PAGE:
In spite of the normality of England and an inital wave of news media and information, the heart still glows with the memories of being out in the winds of the trip. I expect this to condense down into something of greatest hits package over time but presently I can still access some of the detail, so I'll try to mention a few things before they get compressed and filed away until I am old.
I remember driving with Helen back from the meeting in Tesaria; both sites of the pillars of Hercules visible to the left and down separated by a great swathe of water. I remember meeting people who seemed similar to other people I know or have known in my life including some very similar versions of 'the original': Chris was very much like Chirs; Benji a bit like Matt etc. I remember having met the Antonios and walked past an old Moorish city wall in Seville, then taking the bus and finding myself on a kind of high. I can feel the dissonance between expectation and reality challenging my tourism of the otherness of places like Morocco where their point of relating is largely out of desperation and our point of relating is out of curiosity. I can see the influence of power and politics allowing and preventing travel and grading citizens of nations into classes according to their nations relative power and prestige, as well defining borders that include or exclude (or both at the same in the case of Gibraltar) and so go on to influence the language, customs, belief, prosperity and values of the relative territories.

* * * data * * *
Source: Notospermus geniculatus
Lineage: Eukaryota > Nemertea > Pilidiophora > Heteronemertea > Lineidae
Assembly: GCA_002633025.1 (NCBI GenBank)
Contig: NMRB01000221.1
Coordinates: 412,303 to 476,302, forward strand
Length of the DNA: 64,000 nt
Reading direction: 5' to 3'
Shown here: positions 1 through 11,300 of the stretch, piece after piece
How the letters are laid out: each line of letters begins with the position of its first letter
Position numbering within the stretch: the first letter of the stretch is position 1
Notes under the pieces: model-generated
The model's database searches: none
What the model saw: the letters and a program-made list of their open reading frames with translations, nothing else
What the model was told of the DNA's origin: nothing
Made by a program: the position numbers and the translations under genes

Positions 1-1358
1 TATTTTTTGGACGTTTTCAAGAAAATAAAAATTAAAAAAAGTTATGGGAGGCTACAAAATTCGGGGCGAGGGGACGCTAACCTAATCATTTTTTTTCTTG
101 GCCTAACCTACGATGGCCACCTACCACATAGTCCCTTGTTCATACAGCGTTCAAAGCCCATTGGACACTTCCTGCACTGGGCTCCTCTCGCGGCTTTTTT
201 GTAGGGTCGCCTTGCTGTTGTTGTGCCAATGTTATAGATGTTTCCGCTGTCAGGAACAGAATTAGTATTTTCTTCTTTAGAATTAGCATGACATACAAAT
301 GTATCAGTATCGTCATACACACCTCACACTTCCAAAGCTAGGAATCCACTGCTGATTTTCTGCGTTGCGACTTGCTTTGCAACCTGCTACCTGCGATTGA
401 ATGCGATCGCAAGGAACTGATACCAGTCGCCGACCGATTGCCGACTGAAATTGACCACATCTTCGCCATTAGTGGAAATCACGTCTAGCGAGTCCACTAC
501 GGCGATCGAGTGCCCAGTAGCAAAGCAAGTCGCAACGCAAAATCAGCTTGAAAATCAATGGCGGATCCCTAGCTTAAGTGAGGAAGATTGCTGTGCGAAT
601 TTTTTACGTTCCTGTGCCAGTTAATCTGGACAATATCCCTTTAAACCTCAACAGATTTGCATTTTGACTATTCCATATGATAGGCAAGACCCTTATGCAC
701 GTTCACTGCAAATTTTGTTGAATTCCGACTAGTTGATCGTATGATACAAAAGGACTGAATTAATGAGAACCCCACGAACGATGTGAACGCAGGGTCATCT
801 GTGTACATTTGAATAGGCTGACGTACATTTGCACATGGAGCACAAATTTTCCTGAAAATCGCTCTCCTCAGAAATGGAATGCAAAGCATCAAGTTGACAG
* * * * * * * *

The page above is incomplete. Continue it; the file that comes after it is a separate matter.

I could feel the ego straining against the reality of being a tourist whilst wishing to be doing something entirely unknown and original; finding people on remarkably similar itineraries to my own. I guess, though, if they were going to anywhere, they'd be in Andalucia. I can feel a sense of a liberal American confidence, with an international presence, growing strong now that the figurehead of the Iraq travesties, Bush, has been removed. I know that the adventurous heart would not, of its own accord, wish the Faustian pact to be over with; it does not relish the routines and rigours of London life.
I can feel that I am perhaps more defined by my hopes, beliefs and faith than by anything else. I can see these flags flying above the level of hardship and pointing to a fulfilment that one's present circumstances may seem to preclude. It is these keep the body moving forward through what ever it has to face; the roots in the heart that allow me to answer 'yes' to the question 'is it worth it?'